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Liza Evseeva / Staff Illustrator

February 2020

Bloomsbury, London, U.K.

Dear ———,

I’m alone here just as much as I was in New York, but the solitude tastes different. In New York, I was always overfull with tasks. The time we walked down to 72nd Street simply because we didn’t want to turn around, or laid on your bedroom floor too caught up in a puzzle to stop, that was joy wedged in among an overwhelming amount of work. In London, I am alone with ample amounts of time. The daylight hours are short, but my to-do list is shorter.

I unspool the time like yarn and lay it all around me on my dorm room carpet and marvel at its color. Today, to use it all up (and to avoid shelling out for a vitamin D supplement), I go for a run in Regent’s Park, where the trees are February-barren and stoic. Each individual twig pierces its own pinhole in the otherwise consuming gray of the sky. It’s my British substitute for the fog-laden mountains gliding past one another on Highway 17, or the ornate jewelry of the Upper West skyline playing against the sunset. I watch all of those twigs and trees move against each other to create infinite jigsaws of cloud and wood, a monochrome kaleidoscope.

In the park I cannot be anxious or circular or static—my least favorite side effects of being alone—because I must be centered and delimited and coordinated enough to drive myself through each step. I know exactly where I end and the world starts: nothing blurs. I’ve never been so aware of my delight in this simplicity as in Regent’s Park. Stillness and regimen dominate the garden’s many rows of trees, heightening the boundary, all meticulous planning and pruning. It is unapologetically regal. It insists upon attention.

I have the time to have a cup of tea when I get home, with sugar and cardamom and lots of milk, and always at least twice as many digestives as I intended to eat. I find it funny and embarrassing how much tea I’ve been drinking here, even as tea is really my family’s thing (on the Indian side, not the English). The British should probably stop drinking it because it’s just rude of them at this point. Last week, an English stranger in line for the bathroom told me that British tea is really just that much better than tea anywhere else.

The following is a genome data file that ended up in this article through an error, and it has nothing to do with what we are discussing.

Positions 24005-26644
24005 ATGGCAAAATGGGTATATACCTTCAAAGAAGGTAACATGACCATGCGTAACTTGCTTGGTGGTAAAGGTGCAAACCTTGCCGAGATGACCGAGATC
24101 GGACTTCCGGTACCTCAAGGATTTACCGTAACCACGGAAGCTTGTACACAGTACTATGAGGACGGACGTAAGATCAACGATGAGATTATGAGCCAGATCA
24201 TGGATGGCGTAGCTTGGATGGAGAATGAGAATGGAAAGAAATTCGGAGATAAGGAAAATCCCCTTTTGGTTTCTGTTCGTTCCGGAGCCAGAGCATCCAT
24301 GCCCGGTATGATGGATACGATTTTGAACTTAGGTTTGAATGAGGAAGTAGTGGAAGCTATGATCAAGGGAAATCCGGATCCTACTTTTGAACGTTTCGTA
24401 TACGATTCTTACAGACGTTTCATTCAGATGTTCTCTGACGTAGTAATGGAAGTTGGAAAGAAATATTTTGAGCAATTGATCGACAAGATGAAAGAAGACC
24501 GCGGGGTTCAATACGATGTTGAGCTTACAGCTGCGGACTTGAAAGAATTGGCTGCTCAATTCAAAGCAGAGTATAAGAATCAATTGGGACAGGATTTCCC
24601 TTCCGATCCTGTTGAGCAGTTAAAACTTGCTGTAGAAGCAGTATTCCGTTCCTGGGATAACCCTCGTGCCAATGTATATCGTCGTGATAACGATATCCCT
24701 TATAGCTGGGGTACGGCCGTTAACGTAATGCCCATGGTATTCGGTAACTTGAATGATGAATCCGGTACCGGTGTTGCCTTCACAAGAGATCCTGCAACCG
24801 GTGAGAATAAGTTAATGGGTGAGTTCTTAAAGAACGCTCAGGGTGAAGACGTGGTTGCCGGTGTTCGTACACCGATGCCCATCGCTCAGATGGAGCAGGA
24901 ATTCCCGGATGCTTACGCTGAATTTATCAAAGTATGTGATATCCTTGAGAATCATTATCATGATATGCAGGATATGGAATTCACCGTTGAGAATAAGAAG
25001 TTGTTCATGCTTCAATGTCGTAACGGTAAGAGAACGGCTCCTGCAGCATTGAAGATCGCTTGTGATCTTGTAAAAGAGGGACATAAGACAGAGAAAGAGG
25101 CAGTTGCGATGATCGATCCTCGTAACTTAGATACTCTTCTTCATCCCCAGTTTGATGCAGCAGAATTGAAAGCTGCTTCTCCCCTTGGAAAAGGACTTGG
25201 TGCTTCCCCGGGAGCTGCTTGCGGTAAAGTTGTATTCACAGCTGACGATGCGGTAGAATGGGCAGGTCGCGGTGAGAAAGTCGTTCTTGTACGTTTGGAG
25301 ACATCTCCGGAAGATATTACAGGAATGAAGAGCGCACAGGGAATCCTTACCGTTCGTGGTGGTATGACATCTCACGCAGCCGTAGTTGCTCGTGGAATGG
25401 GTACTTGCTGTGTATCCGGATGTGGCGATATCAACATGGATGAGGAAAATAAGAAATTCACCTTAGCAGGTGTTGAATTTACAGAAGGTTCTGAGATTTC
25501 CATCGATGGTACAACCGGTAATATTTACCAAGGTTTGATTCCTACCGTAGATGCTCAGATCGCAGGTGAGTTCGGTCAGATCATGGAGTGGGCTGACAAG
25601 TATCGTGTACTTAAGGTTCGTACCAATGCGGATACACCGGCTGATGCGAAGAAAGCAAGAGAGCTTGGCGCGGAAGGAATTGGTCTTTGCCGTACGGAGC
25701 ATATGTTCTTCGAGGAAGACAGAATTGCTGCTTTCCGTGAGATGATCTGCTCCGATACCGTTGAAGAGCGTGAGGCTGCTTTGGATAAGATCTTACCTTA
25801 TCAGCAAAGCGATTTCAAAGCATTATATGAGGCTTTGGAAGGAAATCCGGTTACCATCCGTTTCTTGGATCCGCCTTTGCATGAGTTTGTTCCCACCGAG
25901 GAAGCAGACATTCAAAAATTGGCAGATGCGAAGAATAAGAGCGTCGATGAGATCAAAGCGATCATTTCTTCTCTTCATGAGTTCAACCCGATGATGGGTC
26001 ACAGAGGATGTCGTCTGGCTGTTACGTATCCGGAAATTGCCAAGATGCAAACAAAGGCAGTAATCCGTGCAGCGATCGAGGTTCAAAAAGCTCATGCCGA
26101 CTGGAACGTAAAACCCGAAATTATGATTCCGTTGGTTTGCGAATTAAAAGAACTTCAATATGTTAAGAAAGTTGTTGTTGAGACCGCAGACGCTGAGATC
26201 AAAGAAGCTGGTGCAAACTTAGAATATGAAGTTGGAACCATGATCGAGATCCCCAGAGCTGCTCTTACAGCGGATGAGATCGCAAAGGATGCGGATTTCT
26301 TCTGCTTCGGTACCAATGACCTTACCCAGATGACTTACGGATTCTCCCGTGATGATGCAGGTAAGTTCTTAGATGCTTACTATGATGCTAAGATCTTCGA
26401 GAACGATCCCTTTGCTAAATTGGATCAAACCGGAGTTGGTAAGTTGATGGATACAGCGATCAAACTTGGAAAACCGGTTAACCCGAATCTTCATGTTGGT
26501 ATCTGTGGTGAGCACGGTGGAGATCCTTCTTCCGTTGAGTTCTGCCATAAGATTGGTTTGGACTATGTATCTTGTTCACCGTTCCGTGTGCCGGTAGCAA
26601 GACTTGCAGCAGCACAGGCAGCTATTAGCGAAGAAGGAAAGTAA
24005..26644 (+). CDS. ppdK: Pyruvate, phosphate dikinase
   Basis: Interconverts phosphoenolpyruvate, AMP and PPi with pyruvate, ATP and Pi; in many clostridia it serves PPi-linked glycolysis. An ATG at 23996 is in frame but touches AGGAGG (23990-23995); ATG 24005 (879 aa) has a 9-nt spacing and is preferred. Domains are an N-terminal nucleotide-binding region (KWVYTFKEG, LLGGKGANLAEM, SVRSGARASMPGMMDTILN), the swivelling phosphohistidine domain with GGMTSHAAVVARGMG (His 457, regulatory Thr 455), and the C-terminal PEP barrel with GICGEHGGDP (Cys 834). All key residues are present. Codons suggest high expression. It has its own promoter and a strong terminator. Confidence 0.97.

After tea, I walk to my friend’s place for dinner, past the bookstore Gay’s The Word. Last month, I purchased a novel and the man behind the counter chatted my ear off about Little Women with no pretext and great enthusiasm, as if he could sense that I’d seen it once in California and once again in Camden. Days later, I went to my first lesbian bar and talked to every person in front of and behind me in the line for the bathroom with the same kind of cheeriness. I have enough time here that I notice the things I ought to notice, and do the things I ought to do.

I turn the corner and continue through Brunswick Square. I try to pick out the very earliest daffodils shooting up through the grass of the park. But my walk through the park, like my cup of tea, is snared in the vines of history. I cannot turn my gaze from the trees for long, nor can I turn from what I know: London is built on centuries of theft. It’s theft that tore my family out of their home and created the genocide that they then had to flee. I’m coming to love this city, and each tree in it owes me something.

While we eat, we talk about the news that Gay’s The Word had their storefront window smashed in last weekend. When I learned that, my chest tightened with the same tension that I feel when I approach a group of British men walking down the street. It’s the same tension that I feel as I write about a lesbian bar for a magazine that most of my friends and family read. I am drawn inward, my edges blur.

After dinner, I return home in the dark through Gordon Square. The path is lined with trees rendered half shadow by the streetlights. I have enough time as I walk to weave myself into and out of wanting to publish that sentence about the lesbian bar. The tension forks into a double shame: first at what I am, then at my own contempt for it.

What am I afraid of? Perhaps that I cannot write you a letter that is both honest and without contradiction. Perhaps the buds on some of the branches: the fact of impending spring, one thing becoming another, or becoming many things, nothing simple. I hear the voice—and who doesn’t love that accent?—of the Londoner who good-naturedly rolled her eyes at me (at the lesbian bar): oh, Americans.

“Who Said It Was Simple?” asks the Audre Lorde poem taped to my wall: “There are so many roots to the tree of anger / that sometimes the branches shatter / before they bear.”

I am American because London exists.

As I walk, I pick at the time balled up in my pocket. I think about knitting it into socks. I thread it through every place in each tree where a root forks into two, where a twig splits off a branch.

When I get home, I lay the time aside and put the kettle on.

Yours always,


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